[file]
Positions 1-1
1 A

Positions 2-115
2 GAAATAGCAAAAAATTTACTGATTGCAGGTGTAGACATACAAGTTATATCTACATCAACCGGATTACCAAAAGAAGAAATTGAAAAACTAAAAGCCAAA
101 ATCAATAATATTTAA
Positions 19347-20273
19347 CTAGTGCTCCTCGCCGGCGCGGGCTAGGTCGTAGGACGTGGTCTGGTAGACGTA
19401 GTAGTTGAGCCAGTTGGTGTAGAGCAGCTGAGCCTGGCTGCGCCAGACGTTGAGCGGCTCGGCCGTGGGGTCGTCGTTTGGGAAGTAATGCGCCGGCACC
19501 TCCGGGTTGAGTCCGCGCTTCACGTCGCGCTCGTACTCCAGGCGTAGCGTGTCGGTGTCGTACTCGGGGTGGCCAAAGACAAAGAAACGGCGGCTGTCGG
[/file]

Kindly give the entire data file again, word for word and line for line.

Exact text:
Positions 1-1
1 A

Positions 2-115
2 GAAATAGCAAAAAATTTACTGATTGCAGGTGTAGACATACAAGTTATATCTACATCAACCGGATTACCAAAAGAAGAAATTGAAAAACTAAAAGCCAAA
101 ATCAATAATATTTAA
Positions 19347-20273
19347 CTAGTGCTCCTCGCCGGCGCGGGCTAGGTCGTAGGACGTGGTCTGGTAGACGTA
19401 GTAGTTGAGCCAGTTGGTGTAGAGCAGCTGAGCCTGGCTGCGCCAGACGTTGAGCGGCTCGGCCGTGGGGTCGTCGTTTGGGAAGTAATGCGCCGGCACC
19501 TCCGGGTTGAGTCCGCGCTTCACGTCGCGCTCGTACTCCAGGCGTAGCGTGTCGGTGTCGTACTCGGGGTGGCCAAAGACAAAGAAACGGCGGCTGTCGG